[Screen It]


(2014) (Jennifer Aniston, Adriana Barraza) (R)

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Drama: A former lawyer tries to cope with the recent suicide of her friend and fellow chronic pain sufferer.
Claire Bennett (JENNIFER ANISTON) was once a lawyer for the ACLU, but following an accident that emotionally and physically scarred her and ultimately destroyed her marriage to fellow lawyer Jason (CHRIS MESSINA), she now spends her days dealing with chronic pain that's left her unable to work. With the help of her caretaker, Silvana (ADRIANA BARRAZA), she goes from her doctor to physical therapy to a support group for those also suffering from chronic pain, but she isn't getting any better.

To make matters worse, a fellow support group member, Nina Collins (ANNA KENDRICK), has recently committed suicide, thus leaving her husband, Roy (SAM WORTHINGTON), alone to care for their young son, Casey (EVAN O'TOOLE). Claire has nightmares and hallucinations about interacting with Nina who seems to encourage her to follow in her footsteps of stopping her pain forever, which eventually causes Claire to come to know Roy and realize he's suffering through emotional pain just like her. As they try to deal with that, Claire must decide if her life is worth living.

OUR TAKE: 6 out of 10
I've always been an "I'll take pain any day over nausea" kind of guy. And that's because while I can isolate pain and deal with it in a variety of ways, rarely does anything -- beyond time -- work for me in alleviating that overall lousy feeling related to being nauseous. Granted, I've never probably experienced truly excruciating pain, although a bruised rib back in my football days made every single breath hurt, while a bout of sciatica in my later years felt like someone sawing straight down my femur for months. Thankfully, both subsided.

But I'm aware of people who suffer from chronic pain, be that migraines, arthritis or what have you and I truly feel sorry for them. A fictional account of one such sufferer occurs in the movie "Cake." In it, Jennifer Aniston plays a former lawyer who pops painkillers like candy in hopes of alleviating her constant suffering. Usually dressed in a robe, sweat pants and anything else deemed comfortable, she spends her days in bed when not riding completely prone in the passenger seat of her driven by her caretaker (a good Adriana Barraza) to see her doctor, therapist or chronic pain sufferers support group.

Unfortunately for her, her perturbed when not angry demeanor has gotten her kicked out the latter, and it's obvious by some fairly significant facial scars that something bad happened in the past that's left her in her current physical and emotional state. Director Daniel Barnz -- working from a screenplay by Patrick Tobin -- is in no hurry to reveal what that catalyst was, although it's fairly certain it will come up at some point during the film's 100-some minute run-time.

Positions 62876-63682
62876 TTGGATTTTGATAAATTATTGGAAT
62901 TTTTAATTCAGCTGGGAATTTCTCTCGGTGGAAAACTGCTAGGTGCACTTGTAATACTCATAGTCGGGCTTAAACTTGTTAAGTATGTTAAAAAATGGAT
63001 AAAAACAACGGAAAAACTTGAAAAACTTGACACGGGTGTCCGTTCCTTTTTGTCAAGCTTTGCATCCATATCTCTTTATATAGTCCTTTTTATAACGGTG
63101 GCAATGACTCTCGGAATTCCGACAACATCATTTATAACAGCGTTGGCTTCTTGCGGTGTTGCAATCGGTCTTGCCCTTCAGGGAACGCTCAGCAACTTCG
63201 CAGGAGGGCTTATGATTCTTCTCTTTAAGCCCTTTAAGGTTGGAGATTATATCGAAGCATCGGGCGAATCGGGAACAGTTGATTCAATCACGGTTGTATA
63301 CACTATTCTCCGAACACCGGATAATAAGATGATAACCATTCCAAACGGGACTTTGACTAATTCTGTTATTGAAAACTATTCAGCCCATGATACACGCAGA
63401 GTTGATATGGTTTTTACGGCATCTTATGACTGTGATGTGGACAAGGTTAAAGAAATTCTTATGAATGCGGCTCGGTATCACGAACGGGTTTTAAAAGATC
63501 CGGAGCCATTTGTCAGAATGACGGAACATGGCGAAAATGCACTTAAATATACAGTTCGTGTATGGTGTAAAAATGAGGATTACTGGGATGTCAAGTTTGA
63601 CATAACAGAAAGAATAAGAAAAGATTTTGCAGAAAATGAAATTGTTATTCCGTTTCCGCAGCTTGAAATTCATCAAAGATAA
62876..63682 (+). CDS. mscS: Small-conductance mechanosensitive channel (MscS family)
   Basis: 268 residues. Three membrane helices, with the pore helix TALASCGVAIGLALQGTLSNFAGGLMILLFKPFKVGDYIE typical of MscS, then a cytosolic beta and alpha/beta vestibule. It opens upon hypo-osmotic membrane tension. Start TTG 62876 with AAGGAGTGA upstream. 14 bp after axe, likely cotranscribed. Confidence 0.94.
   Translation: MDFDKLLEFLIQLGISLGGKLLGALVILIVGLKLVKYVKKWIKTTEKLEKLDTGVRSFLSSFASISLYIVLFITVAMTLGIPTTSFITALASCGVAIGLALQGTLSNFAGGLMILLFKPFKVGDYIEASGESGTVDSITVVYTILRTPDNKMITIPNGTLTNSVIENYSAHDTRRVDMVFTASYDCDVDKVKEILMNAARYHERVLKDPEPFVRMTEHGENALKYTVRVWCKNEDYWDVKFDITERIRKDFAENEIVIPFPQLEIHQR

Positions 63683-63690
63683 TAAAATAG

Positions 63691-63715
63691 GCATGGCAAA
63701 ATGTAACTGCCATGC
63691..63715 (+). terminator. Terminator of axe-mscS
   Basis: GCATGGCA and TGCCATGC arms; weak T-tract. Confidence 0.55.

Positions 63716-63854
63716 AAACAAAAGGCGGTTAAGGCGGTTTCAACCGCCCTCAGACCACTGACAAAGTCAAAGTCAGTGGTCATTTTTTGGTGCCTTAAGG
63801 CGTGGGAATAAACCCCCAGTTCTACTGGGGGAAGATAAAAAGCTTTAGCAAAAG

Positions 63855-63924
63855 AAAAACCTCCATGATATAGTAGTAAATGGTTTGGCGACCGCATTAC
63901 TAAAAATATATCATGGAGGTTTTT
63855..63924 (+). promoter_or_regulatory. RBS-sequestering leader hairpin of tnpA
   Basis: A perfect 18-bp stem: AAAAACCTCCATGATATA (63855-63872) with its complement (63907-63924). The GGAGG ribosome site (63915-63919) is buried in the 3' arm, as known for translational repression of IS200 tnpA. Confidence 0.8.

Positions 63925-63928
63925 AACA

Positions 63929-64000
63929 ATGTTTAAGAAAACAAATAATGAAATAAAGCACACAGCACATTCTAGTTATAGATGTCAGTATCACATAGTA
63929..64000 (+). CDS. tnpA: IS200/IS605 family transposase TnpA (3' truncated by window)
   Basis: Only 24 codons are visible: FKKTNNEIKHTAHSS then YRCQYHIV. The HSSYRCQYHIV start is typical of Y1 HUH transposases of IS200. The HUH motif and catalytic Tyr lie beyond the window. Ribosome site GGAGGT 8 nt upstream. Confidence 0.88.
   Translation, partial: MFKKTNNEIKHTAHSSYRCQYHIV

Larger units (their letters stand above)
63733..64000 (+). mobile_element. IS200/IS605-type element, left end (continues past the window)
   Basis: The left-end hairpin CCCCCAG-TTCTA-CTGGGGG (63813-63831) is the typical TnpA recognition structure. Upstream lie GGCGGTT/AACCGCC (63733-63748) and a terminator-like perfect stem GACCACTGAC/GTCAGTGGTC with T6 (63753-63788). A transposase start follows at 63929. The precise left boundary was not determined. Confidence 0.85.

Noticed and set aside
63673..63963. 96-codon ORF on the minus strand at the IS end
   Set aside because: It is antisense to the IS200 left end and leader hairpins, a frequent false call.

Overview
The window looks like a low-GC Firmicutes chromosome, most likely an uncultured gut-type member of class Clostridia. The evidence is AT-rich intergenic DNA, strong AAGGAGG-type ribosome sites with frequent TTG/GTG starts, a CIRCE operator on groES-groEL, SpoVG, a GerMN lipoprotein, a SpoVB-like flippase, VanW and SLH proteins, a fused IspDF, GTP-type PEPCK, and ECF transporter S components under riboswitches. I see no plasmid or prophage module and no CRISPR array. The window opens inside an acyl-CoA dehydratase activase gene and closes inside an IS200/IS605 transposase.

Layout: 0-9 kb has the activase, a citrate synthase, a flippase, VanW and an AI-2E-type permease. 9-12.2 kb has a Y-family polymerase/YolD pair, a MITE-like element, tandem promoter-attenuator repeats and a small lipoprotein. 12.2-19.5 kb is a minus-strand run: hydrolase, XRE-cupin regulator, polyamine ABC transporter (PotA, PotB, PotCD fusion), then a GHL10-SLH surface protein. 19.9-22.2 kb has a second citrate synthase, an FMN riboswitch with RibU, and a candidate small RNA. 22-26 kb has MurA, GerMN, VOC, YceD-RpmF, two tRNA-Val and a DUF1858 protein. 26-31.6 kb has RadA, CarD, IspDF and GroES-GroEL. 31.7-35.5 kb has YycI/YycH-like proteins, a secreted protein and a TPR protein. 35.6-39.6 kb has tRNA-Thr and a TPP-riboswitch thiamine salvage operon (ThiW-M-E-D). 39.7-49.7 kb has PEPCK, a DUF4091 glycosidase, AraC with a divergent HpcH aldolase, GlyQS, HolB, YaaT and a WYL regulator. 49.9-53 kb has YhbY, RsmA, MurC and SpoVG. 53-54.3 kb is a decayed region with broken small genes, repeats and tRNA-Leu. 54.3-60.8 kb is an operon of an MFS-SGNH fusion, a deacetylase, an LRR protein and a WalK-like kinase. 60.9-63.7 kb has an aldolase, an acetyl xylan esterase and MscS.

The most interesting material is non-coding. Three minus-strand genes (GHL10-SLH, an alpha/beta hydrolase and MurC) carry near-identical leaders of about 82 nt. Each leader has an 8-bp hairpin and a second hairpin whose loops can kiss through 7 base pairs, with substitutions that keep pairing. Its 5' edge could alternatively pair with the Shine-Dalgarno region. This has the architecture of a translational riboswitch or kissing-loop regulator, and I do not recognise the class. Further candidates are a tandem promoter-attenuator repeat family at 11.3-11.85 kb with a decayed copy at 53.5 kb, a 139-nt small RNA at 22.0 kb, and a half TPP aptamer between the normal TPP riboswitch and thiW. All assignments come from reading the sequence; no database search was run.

Until then, we watch as Aniston's character metaphorically limps through life, all while dealing with nightmares and visions of her former friend and fellow chronic pain sufferer (Anna Kendrick) tormenting and egging her on to follow in her footsteps of alleviating said pain. That character's suicide occurs before the film begins, but it's what drives Claire to come to grips with her condition and the events that got her where she is today and essentially ruined her marriage to her fellow lawyer husband (Chris Messina) who's since moved out.

The protagonist's quest to learn every detail she can about Nina's suicidal plunge (including visiting the L.A. freeway bridge from which she leapt) eventually leads her to that woman's widowed husband (Sam Worthington, so much better in these smaller roles than all of those big budget blockbusters in which he's appeared). He's suffering from his own sort of pain, and the two end up as kindred spirits of sorts, although the film thankfully doesn't take them down the path many will likely expect.

Much has been made of Aniston playing the role sans her usual make-up and hair styling, as if that's some great sacrifice and hardship she had to endure. Perhaps it is for her stalkers who like her always dolled up. Whatever the case, Aniston fully fills out the role in truly believable and credible ways, delivering what's easily her best dramatic performance to date. It is too bad that she was passed by for a Best Actress Oscar nomination (after being nominated in that category for the SAG, Golden Globe and Critics Choice Movie awards), but her work here promises we could likely see more stellar roles from her in the future.

As far as the film is concerned, it's good but not great. Little bits of dry humor help offset some of the more dire material, and some decent emotional moments are hit without feeling too manipulative or over-sentimental. I also liked the occasional interludes with Kendrick's character, as well as the tortured soul interactions between Aniston and Worthington's, along with the patient and caretaker ones featuring Aniston and Barraza.

In all of that, the filmmakers obviously aren't going for anything grand and thankfully don't troll much in Oscar bait waters. But perhaps in keeping the story fairly straightforward and simple (it isn't too difficult to predict the past event that's caused all of this) that has prevented it from reaching greatness. Again, it's solidly done from start to finish, but Aniston's performance is the only truly award worthy element of the film. Thankfully, this look at those suffering from physical and emotional pain isn't anywhere near painful to watch, and thus "Cake" rates as a 6 out of 10.

Reviewed January 22, 2015 / Posted January 23, 2015

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